There are exceptions to the one-year asylum filing deadline, including for refugees whose circumstances change after the deadline has passed.

Gomis testified that her sister’s forcible circumcision constituted a change in circumstances.

According to her 2005 asylum petition and testimony, she had fled Senegal because her family wanted her to undergo circumcision and get married to a man in his 60s.

Female circumcision was made illegal in Senegal in 1999, the same year Gomis’ parents allegedly took her out of school to arrange her marriage. She was 21.

With the help of an uncle in France, Gomis left home and obtained the visa to work as a domestic servant for a friend of her uncle.

Gomis presented the Immigration Court with what Gregory called “a mountain of evidence” that she would be circumcised if she returned to Senegal, including a letter from her father saying that she had embarrassed the family and that he would use “all means” to get her back and circumcise her.

Immigration Judge Thomas G. Snow denied Gomis’ petition for withholding, finding that a State Department report on female circumcision in Senegal indicates that she probably would not be forced to undergo the procedure.

Most Senegalese women, especially in big cities like Gomis’ native Dakar, have not been circumcised, he wrote. Circumcision is typically performed on young girls or at puberty, not on grown women, he found.

Snow also denied Gomis’ petition for asylum, ruling that Gomis had missed the deadline and that her sister’s circumcision was not enough to constitute changed circumstances.

The Board of Immigration Appeals affirmed the denial, as did the 4th Circuit panel in July.

Gregory’s dissent took the majority to task for “focus[ing] on general statistics” and not considering the circumstances specific to Gomis’ case.

Gomis’ family has said she will be circumcised and, in her small ethnic group, almost all women are circumcised, many right before marriage, he noted.

“To deny her withholding of removal and send her back to Senegal, to virtually certain circumcision, would be a great miscarriage of justice,” Gregory wrote. “If we choose to ignore the blatant evidence before us of her specific situation by shielding our eyes with general statistics, then we will be sending her to a torturous future of which I shudder to imagine.”

Jurisdictional point

Gomis’ Supreme Court petition focuses on whether the appellate court had jurisdiction to review the ruling on her claim of changed circumstances.

All three judges on the July panel agreed that they lacked such jurisdiction. However, Gomis’ lawyers argue that the circuits are split on that point, since the 9th Circuit has gone the other way.

“We’re very concerned that people who are legitimate refugees are being denied asylum in this country because of the one-year filing deadline,” said Eleanor Acer, director of the refugee protection program at Human Rights First, which filed an amicus curiae brief urging the Supreme Court to take Gomis’ case.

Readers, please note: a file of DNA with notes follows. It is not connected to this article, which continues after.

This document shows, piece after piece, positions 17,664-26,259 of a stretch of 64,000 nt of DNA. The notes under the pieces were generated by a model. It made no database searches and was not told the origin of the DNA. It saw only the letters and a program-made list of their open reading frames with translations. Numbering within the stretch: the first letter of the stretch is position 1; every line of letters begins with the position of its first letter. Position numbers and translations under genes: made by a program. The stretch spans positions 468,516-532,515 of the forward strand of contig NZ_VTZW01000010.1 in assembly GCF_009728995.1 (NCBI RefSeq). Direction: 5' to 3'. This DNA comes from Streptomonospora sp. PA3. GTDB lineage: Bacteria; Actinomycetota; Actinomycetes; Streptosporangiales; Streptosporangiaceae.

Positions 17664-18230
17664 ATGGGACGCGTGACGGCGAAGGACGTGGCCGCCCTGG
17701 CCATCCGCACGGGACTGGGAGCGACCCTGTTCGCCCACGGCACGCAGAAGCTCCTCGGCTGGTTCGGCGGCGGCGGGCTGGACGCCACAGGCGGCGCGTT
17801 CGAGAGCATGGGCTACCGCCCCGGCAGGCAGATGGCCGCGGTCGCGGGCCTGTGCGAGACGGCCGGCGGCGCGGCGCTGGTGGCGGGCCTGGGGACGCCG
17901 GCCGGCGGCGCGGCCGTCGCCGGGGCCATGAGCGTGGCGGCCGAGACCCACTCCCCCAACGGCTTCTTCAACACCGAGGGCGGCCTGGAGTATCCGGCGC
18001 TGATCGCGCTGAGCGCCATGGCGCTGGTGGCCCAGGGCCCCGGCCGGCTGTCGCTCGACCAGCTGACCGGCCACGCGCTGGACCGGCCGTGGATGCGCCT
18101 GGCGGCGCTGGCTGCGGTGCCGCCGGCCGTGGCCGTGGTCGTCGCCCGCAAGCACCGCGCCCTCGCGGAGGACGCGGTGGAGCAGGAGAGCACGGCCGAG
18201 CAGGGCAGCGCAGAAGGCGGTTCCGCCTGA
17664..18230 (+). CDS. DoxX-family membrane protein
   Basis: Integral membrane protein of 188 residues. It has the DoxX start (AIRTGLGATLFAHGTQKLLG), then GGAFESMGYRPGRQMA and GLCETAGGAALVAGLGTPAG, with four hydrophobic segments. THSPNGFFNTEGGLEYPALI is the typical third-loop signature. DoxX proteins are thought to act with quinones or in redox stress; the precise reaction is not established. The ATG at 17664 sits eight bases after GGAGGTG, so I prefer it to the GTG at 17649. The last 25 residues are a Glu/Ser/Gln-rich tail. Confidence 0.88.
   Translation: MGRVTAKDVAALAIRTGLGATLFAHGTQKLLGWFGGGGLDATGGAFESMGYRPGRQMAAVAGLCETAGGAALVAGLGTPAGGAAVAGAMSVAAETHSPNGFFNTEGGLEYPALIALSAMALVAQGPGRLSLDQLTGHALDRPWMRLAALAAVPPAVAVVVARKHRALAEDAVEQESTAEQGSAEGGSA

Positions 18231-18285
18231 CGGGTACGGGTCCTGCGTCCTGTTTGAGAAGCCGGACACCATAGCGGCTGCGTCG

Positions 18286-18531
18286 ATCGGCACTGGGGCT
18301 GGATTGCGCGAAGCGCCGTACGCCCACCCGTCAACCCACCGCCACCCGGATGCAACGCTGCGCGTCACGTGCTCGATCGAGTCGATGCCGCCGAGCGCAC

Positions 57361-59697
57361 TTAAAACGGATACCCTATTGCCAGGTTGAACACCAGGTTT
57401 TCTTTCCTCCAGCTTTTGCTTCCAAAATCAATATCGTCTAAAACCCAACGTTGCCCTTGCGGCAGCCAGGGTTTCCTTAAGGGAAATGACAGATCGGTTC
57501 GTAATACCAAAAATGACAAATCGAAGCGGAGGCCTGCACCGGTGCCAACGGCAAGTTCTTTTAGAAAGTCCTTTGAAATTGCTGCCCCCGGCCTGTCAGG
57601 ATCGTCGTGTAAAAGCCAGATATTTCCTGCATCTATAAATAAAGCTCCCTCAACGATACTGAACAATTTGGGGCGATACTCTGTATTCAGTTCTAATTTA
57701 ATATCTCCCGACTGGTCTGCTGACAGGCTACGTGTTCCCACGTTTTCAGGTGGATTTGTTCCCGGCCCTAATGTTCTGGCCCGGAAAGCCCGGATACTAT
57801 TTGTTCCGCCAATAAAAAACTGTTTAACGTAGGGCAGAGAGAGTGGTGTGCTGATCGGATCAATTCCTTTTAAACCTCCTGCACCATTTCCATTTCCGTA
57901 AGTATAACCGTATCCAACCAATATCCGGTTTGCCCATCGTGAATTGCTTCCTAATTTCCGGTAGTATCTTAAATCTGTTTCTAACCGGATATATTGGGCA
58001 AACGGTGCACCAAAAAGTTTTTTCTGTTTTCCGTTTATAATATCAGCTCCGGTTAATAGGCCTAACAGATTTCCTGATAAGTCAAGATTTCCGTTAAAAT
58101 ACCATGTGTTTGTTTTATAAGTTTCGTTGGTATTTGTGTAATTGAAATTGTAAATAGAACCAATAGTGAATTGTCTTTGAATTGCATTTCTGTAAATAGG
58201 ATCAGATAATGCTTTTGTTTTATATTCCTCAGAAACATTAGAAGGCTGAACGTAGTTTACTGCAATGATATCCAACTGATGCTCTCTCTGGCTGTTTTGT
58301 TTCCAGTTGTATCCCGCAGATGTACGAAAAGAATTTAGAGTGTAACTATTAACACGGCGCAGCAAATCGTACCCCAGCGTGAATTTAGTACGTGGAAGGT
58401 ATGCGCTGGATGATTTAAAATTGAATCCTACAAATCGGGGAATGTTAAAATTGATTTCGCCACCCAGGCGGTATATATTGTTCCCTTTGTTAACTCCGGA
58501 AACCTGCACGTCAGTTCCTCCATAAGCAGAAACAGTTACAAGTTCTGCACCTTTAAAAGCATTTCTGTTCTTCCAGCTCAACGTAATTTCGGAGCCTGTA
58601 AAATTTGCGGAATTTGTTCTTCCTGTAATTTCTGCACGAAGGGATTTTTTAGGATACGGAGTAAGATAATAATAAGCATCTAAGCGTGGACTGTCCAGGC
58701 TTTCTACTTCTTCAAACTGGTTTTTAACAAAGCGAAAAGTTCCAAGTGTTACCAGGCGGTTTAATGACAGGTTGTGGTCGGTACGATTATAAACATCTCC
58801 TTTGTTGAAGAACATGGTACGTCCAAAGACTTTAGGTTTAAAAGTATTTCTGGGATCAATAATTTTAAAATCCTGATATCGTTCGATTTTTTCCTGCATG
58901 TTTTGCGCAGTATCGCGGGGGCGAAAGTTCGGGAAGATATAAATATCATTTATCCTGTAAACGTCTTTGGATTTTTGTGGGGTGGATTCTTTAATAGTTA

“Because of the fact that there hasn’t been judicial review in some circumstances, there’s no doubt that some individuals who would be entitled to asylum have been deported back to places where they would face persecution,” she said.

The government’s response to Gomis’ Supreme Court petition is due Oct. 14.

Huge support for Kenyan fugitives

YUKO NARUSHIMA September 23, 2009 OUTRAGE at Australia's plan to deport two women possibly facing genital mutilation in Kenya has triggered an alliance between political adversaries, lawyers and refugee groups who want the Immigration Minister to intervene. Independent senator Nick Xenophon joined the Opposition and the Greens in urging the minister, Chris Evans, to use his intervention powers to grant the women visas. Grace Gichuhi, 22, and Teresia Ndikaru Muturi, 21, fear deportation from Sydney would force them into female circumcision. The pair were rejected as refugees by the immigration department, an independent tribunal and then the minister despite a bill before parliament aimed at protecting such women. A groundswell of concerned readers yesterday contacted the The Age, appalled by the situation and eager to help. ''If the laws are changed, these women have a clear case for asylum,'' Senator Xenophon said. ''I urge the minister to exercise discretion to give these two women asylum.'' The comments were echoed by Greens senator Sarah Hanson-Young, who said the women sounded like ''prime candidates'' for the proposed ''complementary protection'' laws aimed at building on existing refugee criteria. Currently, refugees' fear of persecution has to be based on ''race, religion, nationality, membership of a particular social group, or political opinion'', allowing people facing genital mutilation for other reasons to be sent home. While Opposition spokeswoman for immigration Sharman Stone supported a second look at the pair's cases, she rejected the need for the new laws, saying the existing intervention powers were adequate. The Coalition will oppose complementary protection in the Senate. ''The minister of the day looks at what are often very complex, one-off situations, and he or she doesn't have to adhere strictly to any convention. They can then exercise their own sense of what is right and just and humane,'' Dr Stone said. But supporters of the change, including a member of her own party, said Dr Stone had outlined precisely what was wrong with existing laws. Professor of public law at the University of Sydney, Mary Crock, said the changes gave certainty to women such as Ms Gichuhi and Ms Muturi, whose cases would be ''no brainers'' if departmental officials had laws to apply. Liberal MP Petro Georgiou said current powers before the minister had limitations. He said: ''Ministerial intervention is not subject to a process other than an individual's position and the system can be improved.'' Immigration officials, who had told the women to prepare for deportation, are reassessing their claims with new information to put before the minister. Senator Evans' spokesman could not give a timeframe for a decision.